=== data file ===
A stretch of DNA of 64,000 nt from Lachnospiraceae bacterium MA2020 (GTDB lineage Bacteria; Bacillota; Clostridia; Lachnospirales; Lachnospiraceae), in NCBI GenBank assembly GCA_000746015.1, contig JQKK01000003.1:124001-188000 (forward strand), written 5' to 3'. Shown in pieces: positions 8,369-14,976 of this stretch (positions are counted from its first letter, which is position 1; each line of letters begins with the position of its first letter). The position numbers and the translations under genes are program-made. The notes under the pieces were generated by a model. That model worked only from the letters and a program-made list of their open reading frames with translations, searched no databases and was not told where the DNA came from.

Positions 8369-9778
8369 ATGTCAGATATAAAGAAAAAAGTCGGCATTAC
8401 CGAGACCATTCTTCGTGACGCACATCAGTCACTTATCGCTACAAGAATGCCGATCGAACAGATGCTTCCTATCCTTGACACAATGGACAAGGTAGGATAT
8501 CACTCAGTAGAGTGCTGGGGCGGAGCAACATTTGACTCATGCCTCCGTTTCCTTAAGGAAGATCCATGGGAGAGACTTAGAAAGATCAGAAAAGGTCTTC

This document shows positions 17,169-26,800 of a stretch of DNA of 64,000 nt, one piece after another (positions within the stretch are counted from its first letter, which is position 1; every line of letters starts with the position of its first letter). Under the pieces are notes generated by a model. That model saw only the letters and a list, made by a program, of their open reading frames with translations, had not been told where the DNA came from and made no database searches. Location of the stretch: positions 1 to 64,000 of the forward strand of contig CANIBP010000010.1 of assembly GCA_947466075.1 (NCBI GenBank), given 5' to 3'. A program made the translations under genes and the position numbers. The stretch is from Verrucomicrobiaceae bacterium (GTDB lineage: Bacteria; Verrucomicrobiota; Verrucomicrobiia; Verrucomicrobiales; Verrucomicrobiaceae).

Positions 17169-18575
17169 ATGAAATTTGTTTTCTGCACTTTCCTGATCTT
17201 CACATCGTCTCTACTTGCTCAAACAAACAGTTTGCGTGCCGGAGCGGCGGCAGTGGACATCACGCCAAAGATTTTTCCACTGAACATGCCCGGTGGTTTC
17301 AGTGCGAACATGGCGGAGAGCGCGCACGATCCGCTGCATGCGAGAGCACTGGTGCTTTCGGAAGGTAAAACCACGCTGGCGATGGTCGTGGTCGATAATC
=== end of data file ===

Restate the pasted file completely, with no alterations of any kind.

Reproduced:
A stretch of DNA of 64,000 nt from Lachnospiraceae bacterium MA2020 (GTDB lineage Bacteria; Bacillota; Clostridia; Lachnospirales; Lachnospiraceae), in NCBI GenBank assembly GCA_000746015.1, contig JQKK01000003.1:124001-188000 (forward strand), written 5' to 3'. Shown in pieces: positions 8,369-14,976 of this stretch (positions are counted from its first letter, which is position 1; each line of letters begins with the position of its first letter). The position numbers and the translations under genes are program-made. The notes under the pieces were generated by a model. That model worked only from the letters and a program-made list of their open reading frames with translations, searched no databases and was not told where the DNA came from.

Positions 8369-9778
8369 ATGTCAGATATAAAGAAAAAAGTCGGCATTAC
8401 CGAGACCATTCTTCGTGACGCACATCAGTCACTTATCGCTACAAGAATGCCGATCGAACAGATGCTTCCTATCCTTGACACAATGGACAAGGTAGGATAT
8501 CACTCAGTAGAGTGCTGGGGCGGAGCAACATTTGACTCATGCCTCCGTTTCCTTAAGGAAGATCCATGGGAGAGACTTAGAAAGATCAGAAAAGGTCTTC

This document shows positions 17,169-26,800 of a stretch of DNA of 64,000 nt, one piece after another (positions within the stretch are counted from its first letter, which is position 1; every line of letters starts with the position of its first letter). Under the pieces are notes generated by a model. That model saw only the letters and a list, made by a program, of their open reading frames with translations, had not been told where the DNA came from and made no database searches. Location of the stretch: positions 1 to 64,000 of the forward strand of contig CANIBP010000010.1 of assembly GCA_947466075.1 (NCBI GenBank), given 5' to 3'. A program made the translations under genes and the position numbers. The stretch is from Verrucomicrobiaceae bacterium (GTDB lineage: Bacteria; Verrucomicrobiota; Verrucomicrobiia; Verrucomicrobiales; Verrucomicrobiaceae).

Positions 17169-18575
17169 ATGAAATTTGTTTTCTGCACTTTCCTGATCTT
17201 CACATCGTCTCTACTTGCTCAAACAAACAGTTTGCGTGCCGGAGCGGCGGCAGTGGACATCACGCCAAAGATTTTTCCACTGAACATGCCCGGTGGTTTC
17301 AGTGCGAACATGGCGGAGAGCGCGCACGATCCGCTGCATGCGAGAGCACTGGTGCTTTCGGAAGGTAAAACCACGCTGGCGATGGTCGTGGTCGATAATC